MySQL 5.7
Written by Kay Ewbank   
Tuesday, 27 October 2015

Oracle has announced the general availability of MySQL 5.7, with promises of greater performance, scalability and manageability, along with JSON support. 

It was showcased yesterday at Oracle OpenWorld in San Francisco by Tomas Ulin, Oracle vice president, MySQL Engineering, 


The improvements in speed have been demonstrated using SysBench Read-only Point-Selects. With 1,024 connections, MySQL 5.7 delivered 1,600,000 queries per second (QPS), which is three times faster than MySQL 5.6. Some of the performance improvement is down to optimization of InnoDB, MySQL’s database engine. Other improvements to InnoDB include concurrency, enhanced on-line operations, spatial indexes, and native partitioning.

MySQL’s replication is another area where improvements have been made. Multi-source replication has been added, along with enhanced Global Transaction Identifiers (GTIDs), and improved multi-threaded slaves for better scalability and availability. There’s also a new dynamic cost model for the MySQL optimizer giving better query performance and greater user control.

The JSON support comes in the form of a new native JSON data type, the addition of JSON functions, and index management on the JSON documents using generated columns. The changes mean that CREATE TABLE and ALTER TABLE can create JSON columns, and the Field class now allows INSERT to and SELECT from JSON typed fields. The server side, built-in JSON functions mean you can construct JSON data values from other relational data, extract relational data from JSON data values, introspect the structure of JSON values and text (validity, length, depth, keys), search within, and manipulate JSON data.

The developers have also introduced a JSON comparator, similar to the DATE/TIME/DATETIME comparator, that allow comparisons of JSON scalars vs SQL constants, and JSON scalars vs JSON scalars. The comparator converts the SQL constant to a JSON scalar and then compares the values. inline JSON path expressions in SQL queries have also been added, so that MySQL now executes queries like:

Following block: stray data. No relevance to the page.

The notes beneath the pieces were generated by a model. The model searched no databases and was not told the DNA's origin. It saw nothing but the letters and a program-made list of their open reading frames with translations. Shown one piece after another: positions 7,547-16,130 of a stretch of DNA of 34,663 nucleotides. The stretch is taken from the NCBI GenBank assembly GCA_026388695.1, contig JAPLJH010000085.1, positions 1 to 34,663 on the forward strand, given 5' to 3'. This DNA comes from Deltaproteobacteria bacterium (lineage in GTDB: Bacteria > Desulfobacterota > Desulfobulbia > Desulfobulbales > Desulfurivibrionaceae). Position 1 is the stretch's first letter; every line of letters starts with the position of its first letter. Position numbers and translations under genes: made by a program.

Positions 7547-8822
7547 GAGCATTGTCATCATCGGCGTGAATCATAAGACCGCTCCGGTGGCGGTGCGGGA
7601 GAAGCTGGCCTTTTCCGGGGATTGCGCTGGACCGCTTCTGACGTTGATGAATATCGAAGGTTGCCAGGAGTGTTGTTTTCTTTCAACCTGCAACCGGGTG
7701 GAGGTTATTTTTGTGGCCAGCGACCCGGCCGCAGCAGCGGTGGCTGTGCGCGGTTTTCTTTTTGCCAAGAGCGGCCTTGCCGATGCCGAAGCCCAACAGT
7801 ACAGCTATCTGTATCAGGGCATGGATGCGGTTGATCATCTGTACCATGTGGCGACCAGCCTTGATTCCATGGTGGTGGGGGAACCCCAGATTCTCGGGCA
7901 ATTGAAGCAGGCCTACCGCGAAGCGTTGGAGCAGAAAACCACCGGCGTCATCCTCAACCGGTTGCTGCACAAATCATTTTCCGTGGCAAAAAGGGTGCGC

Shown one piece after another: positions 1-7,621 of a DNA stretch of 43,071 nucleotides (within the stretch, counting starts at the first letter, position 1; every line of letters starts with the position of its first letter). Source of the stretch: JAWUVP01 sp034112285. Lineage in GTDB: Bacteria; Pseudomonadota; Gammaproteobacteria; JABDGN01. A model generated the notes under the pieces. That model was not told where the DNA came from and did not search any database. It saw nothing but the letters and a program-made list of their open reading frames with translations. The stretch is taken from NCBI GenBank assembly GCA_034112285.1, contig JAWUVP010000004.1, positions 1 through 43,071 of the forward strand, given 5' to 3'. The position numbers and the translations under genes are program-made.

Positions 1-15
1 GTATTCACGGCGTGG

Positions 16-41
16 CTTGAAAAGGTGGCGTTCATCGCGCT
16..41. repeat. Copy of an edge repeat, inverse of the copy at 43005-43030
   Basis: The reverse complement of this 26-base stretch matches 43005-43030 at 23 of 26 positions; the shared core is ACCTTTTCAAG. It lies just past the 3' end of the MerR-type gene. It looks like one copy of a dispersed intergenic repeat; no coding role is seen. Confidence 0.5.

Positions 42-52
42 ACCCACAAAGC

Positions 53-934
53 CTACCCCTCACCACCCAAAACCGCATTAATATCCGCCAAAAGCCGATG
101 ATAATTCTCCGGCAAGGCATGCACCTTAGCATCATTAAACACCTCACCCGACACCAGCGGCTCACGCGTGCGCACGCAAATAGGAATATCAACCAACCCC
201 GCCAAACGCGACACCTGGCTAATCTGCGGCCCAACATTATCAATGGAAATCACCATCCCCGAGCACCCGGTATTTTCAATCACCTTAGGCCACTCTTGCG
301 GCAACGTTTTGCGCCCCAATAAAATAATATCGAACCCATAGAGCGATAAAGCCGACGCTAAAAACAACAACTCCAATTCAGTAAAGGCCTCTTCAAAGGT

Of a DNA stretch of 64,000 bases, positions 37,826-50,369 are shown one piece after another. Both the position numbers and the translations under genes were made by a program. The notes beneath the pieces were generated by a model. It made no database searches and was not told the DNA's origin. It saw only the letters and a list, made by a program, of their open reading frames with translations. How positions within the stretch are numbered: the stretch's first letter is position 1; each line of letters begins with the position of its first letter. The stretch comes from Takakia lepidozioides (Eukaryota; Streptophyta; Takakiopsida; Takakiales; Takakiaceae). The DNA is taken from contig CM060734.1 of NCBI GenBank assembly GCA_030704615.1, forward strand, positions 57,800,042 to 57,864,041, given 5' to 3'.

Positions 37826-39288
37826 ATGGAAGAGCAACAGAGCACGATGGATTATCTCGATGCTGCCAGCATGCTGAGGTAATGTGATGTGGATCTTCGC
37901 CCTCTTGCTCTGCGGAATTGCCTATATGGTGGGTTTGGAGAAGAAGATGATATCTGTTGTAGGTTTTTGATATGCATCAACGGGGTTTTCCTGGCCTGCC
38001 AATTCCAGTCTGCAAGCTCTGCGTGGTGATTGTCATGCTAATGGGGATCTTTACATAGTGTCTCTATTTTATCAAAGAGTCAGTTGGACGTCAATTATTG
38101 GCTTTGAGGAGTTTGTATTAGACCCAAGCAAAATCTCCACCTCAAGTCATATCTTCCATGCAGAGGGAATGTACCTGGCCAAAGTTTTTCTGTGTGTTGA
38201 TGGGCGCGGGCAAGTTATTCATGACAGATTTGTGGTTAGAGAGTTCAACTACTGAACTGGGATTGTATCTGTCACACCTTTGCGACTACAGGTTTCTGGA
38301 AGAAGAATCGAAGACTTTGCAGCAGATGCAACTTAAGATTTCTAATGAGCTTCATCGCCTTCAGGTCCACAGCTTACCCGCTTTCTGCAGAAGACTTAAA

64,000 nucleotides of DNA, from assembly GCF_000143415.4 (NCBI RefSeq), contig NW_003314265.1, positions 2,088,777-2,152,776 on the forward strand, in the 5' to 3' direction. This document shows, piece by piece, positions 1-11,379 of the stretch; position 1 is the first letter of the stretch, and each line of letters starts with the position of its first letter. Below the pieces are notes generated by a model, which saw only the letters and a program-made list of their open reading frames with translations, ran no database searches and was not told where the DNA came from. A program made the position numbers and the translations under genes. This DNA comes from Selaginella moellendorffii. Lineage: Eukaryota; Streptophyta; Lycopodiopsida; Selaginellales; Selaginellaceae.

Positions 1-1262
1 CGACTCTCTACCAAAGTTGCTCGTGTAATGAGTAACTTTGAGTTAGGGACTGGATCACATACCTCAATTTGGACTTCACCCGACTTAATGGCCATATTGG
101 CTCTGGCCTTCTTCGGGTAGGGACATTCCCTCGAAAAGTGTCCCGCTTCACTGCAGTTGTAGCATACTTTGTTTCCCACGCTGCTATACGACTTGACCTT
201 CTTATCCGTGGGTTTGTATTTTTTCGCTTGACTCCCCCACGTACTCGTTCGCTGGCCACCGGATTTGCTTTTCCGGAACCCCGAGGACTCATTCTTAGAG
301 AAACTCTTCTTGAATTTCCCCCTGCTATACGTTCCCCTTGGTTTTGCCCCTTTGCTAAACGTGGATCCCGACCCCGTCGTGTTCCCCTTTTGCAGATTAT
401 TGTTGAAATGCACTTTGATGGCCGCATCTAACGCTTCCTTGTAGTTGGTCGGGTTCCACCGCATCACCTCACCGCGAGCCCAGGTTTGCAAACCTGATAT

SELECT … FROM t1 WHERE t1.json_field->”$[0].key”= 123;

The Performance Schema has been improved to deliver better insights. Performance Schema is a specialized MySQL Storage Engine that is used for storing dynamically created events. It has a SQL interface that you can use to query and monitor those events. The new version can be used to monitor metadata locking, transactions, memory usage, and stored programs.

The Geographic Information System (GIS) system has been replaced in this new version. Writing about the new release on the MySQL Server blog, Geir Hoydalsvik said:

“After a careful evaluation of various open source geometry engines, we decided to replace our original GIS algorithms with Boost.Geometry. For those that build MySQL from source, it’s important to read about the new CMake options we added in the process.”

The team has also and added support for a number of additional SQL/MM standard spatial operations. Support for two new import and export formats, GeoJSON and geohash, has been added. New GeoJSON functions ST_AsGeoJSON and ST_GeomFromGeoJSON will encode and decode GeoJSON documents. A number of helper functions have also been added, specifically ST_Distance_Sphere, ST_MakeEnvelope, ST_IsValid, ST_Validate and ST_Simplify. While GIS support in MySQL still only uses a flat 2d plane, ST_Distance_Sphere will calculate distance between two points (or multipoints) on a sphere with a given radius.

There’s also a new MySQL Router, which simplifies application development by intelligently routing queries to MySQL databases for increased performance and uptime. MySQL Router also provides cross-language support for MySQL Fabric.


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Last Updated ( Tuesday, 27 October 2015 )